HTC is winning because of its bet on Android. Of the top 15 HTC devices in December 2009, seven were Android phones and eight were Windows Mobile, even though the company has been making Android phones for just two years. HTC’s share of the smartphone market increased to 6 percent in the fourth quarter of 2009 from 1 percent the year before due to the success of its Android devices in North America and Western Europe. According to our friends at mobile analytics firm Flurry, HTC accounts for about 61 percent of the total Android handset market.

The only fly in the ointment for this company: the lawsuit filed against the company earlier this year by Apple .

Still Pining For An “iTablet”? UK Company X2 Has Named Their Windows 7 Tablet Just That

How the hell did X2 think they could name their tablet PC the “iTablet,” and get away with it? Sure, Apple may not be using the name, but did X2 think we weren’t paying attention to all those rumors?

Nonetheless, the iTablet—which hails from the UK—actually sounds very decent. For a tablet taking on the iPad, anyway. It runs Windows 7 (alright, naysayers, keep it down in the back), and is powered by a 1.6GHz Intel processor. It’s available in two sizes, of 10.2 and 12.1-inches (both 35mm thick, which sounds horrendously thick, given the iPad is 13.4mm deep), and each model contains 250GB of internal storage, a 3G chip and Bluetooth.

While the iPad was an oversized iPod Touch, the iTablet actually manages to be a proper computer by the sounds of it, with three USB ports and HDMI-out, along with a 1.3-megapixel webcam. Out in April, prices haven’t been announced just yet, but given some of the aforementioned components, I would think they’d struggle to price it lower than the iPad. [X2 via Electricpig]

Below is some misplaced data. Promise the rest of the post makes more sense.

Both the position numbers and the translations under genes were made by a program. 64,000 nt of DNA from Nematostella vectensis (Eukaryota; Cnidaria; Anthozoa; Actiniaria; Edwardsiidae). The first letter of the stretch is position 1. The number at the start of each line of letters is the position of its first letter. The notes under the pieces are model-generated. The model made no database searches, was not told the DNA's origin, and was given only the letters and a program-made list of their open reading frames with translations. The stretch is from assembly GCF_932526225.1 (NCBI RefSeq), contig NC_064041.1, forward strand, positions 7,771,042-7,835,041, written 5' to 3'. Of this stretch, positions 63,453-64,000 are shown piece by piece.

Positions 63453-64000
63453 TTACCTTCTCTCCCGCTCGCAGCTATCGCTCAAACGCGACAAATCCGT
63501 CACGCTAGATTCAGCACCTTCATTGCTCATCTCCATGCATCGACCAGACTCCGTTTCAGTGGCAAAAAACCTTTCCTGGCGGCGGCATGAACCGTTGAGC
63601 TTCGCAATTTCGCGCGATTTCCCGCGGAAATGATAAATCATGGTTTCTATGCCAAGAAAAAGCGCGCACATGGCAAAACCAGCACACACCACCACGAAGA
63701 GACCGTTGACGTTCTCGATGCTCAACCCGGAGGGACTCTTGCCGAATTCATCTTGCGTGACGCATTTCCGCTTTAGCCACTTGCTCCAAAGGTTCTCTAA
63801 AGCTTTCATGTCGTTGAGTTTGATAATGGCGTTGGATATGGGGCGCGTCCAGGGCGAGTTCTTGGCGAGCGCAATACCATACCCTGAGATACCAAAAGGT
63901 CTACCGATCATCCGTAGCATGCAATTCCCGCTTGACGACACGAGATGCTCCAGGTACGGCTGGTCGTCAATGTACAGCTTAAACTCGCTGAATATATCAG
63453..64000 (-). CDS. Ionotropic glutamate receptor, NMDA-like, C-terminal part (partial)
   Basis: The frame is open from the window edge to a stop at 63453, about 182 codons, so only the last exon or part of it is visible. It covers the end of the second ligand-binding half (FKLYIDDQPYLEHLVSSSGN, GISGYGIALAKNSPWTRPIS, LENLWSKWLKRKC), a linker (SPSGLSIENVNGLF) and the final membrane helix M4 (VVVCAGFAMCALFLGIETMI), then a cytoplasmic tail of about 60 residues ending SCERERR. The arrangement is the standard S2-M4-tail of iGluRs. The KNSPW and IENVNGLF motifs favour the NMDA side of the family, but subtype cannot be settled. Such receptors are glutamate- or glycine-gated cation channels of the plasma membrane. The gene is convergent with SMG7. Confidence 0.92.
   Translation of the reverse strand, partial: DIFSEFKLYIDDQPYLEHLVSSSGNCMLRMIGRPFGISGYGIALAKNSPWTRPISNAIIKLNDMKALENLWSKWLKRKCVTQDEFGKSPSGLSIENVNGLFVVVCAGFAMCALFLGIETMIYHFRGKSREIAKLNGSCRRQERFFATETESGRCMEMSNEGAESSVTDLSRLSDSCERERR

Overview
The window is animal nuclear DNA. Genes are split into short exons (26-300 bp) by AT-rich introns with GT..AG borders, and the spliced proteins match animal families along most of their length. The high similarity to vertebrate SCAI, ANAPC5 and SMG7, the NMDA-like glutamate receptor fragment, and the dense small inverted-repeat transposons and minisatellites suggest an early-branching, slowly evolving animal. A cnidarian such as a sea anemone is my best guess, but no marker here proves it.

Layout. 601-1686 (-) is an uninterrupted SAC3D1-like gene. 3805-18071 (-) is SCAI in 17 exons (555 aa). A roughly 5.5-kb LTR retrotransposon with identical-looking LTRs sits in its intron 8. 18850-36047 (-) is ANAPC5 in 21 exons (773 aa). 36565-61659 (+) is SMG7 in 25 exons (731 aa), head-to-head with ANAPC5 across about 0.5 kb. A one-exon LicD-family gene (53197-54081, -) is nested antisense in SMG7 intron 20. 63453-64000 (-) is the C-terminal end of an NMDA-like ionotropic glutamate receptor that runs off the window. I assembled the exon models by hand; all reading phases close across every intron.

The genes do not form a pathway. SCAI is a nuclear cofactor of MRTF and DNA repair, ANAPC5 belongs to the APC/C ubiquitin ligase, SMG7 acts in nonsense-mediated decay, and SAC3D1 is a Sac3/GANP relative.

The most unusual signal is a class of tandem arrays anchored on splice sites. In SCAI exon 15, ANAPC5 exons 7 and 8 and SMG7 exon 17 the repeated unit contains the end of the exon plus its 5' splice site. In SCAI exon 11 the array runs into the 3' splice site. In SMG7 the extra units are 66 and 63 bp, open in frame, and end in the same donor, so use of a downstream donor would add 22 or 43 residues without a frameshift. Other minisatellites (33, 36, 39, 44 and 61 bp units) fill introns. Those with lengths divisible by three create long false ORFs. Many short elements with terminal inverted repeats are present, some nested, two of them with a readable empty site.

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Apple iPad

The Apple iPad has finally landed, it has been a long road but we are finally here. We have been following the Apple Event from the start, well even a few weeks before and we are now ready for the first hands-on review of the device, thanks to some help from Engadget.

Looking at the device you can see that the screen is gorgeous, Engadget picks up on the fact that the response of the titling is superb and feels very thin in your hands. The iPhone and the iPad are very similar when placed side-by-side as well as the way they function.

Before you get too exited about the device there are a few things that you need to know, the first that it is not as light as you would expect. We know it only weighs one and a half pounds but it just feels heavy in your hands. Engadget does not want to put the device down too much, and notices how stunning the 1024 x 768 display is.

As for that Apple 1GHz A4 processor, it is very fast at loading WebPages. Apple gives us great things in one hand and takes it away with another; this is evident with the lack of multitasking.

We have just learned that the iPad is running iPhone OS 3.2, we have to wonder how long it will be before it makes it to the iPhone?

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Apple opens its first retail store in France


Today Apple opened its second store on mainland Europe at the Carrousel du Louvre in Paris, France. They don’t stop there, however; another store in Montpellier, France opens next week on November 14th and one near the Opera Ganier to debut in the summer of 2010.

France’s first Apple store opens today at 10AM CET. This is a prestigious location to be sure, right across the famous inverted pyramid inside the Louvre museum. Just for that it would be worthwhile to visit this store, which spans two floors. 150 employees work in the store to offer the same services, which have made the Apple Store experience a success all over the world. The first 5000 visitors will receive a limited edition t-shirt.